This talk will provide an overview of the Computer Science and Artificial Intelligence Laboratory (CSAIL), which is the largest interdepartmental laboratory at MIT with over 850 members, including nearly 100 faculty from 8 departments. CSAIL takes a computational approach to finding solutions to many of the most challenging problems of our world. We employ a long-term lens in order to unlock the secrets of human intelligence, extend the functional capabilities of machines, and explore human/machine interactions. CSAIL consists of approximately 50 research groups, each working on a multitude of diverse projects, a few of them will be described in this talk.
This talk is my attempt at encouraging Tsinghua students to consider a graduate career at MIT, and I would be happy to answer any and all questions concerning graduate admission.
Victor Zue received his ScD from MIT in 1976, and has been at MIT ever since. He is the Delta Electronics Professor of Electrical Engineering and and Computer Science, and the Director of the Computer Science and Artificial Intelligence Laboratory (CSAIL). In the early part of his career, Victor conducted research in acoustic-phonetic and phonological analyses of American English. Subsequently, his research interest shifted to the development of spoken language interfaces to make human-computer interactions easier and more natural. Between 1989 and 2001, he headed the Spoken Language Systems Group at the MIT Laboratory for Computer Science, which has pioneered the development of many systems that enable a user to interact with computers using spoken language.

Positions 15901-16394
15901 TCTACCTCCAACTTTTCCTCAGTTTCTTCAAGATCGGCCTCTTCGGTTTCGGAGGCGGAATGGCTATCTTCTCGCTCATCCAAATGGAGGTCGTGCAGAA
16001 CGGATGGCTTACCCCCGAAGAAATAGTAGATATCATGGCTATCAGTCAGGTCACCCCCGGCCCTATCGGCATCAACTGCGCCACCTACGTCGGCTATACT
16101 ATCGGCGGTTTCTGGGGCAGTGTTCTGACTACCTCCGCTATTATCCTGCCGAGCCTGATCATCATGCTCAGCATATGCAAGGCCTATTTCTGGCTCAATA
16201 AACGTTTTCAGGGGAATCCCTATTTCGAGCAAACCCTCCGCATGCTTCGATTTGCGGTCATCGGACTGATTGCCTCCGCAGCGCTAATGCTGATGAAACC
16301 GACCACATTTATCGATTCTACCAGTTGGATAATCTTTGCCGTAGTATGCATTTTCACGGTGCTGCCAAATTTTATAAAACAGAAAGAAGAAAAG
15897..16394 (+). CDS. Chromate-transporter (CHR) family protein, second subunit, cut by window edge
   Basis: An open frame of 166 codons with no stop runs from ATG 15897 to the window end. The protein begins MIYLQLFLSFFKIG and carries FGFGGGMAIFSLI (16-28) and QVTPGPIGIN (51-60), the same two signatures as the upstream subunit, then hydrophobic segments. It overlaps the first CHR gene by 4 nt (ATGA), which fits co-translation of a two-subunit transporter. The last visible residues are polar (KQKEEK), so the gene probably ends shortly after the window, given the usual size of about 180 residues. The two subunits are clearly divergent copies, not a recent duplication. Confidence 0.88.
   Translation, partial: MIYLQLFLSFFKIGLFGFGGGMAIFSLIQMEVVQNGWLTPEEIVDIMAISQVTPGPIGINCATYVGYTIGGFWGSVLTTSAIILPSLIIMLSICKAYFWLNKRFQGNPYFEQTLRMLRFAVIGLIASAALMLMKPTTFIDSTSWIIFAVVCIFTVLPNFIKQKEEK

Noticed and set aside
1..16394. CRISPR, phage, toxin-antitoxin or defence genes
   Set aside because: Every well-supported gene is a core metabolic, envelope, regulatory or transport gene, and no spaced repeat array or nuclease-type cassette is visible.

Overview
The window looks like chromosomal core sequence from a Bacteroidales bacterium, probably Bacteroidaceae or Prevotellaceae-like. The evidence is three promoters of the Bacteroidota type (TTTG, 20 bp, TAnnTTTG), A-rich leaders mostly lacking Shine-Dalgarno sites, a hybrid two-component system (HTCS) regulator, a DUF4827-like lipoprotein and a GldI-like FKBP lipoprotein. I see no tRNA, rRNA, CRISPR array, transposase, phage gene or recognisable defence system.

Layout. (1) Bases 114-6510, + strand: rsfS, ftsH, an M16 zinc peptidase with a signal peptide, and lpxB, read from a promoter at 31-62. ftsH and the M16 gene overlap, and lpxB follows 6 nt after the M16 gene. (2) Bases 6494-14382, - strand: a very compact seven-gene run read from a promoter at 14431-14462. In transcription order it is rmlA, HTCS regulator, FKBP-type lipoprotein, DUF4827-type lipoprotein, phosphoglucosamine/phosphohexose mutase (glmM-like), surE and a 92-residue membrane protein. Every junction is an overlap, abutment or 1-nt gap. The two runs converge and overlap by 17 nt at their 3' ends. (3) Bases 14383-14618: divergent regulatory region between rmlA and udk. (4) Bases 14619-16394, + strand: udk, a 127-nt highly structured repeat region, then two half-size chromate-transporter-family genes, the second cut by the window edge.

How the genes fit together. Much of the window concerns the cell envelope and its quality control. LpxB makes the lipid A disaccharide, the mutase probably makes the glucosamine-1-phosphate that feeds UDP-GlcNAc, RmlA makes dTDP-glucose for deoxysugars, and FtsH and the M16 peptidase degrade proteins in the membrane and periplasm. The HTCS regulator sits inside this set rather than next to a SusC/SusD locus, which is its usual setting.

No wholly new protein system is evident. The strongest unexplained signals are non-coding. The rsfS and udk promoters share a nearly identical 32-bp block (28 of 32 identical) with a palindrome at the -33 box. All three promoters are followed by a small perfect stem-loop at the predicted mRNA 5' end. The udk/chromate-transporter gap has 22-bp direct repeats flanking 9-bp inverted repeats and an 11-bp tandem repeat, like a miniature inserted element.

Outside of MIT, Victor has served on many planning, advisory, and review committees for the U.S. federal government and for many multinational corporations. Victor is a Fellow of the Acoustical Society of America, and a Fellow of the International Speech Communication Association. He is a member of the U.S. National Academy of Engineering, and an Academician of Academia Sinica in Taiwan.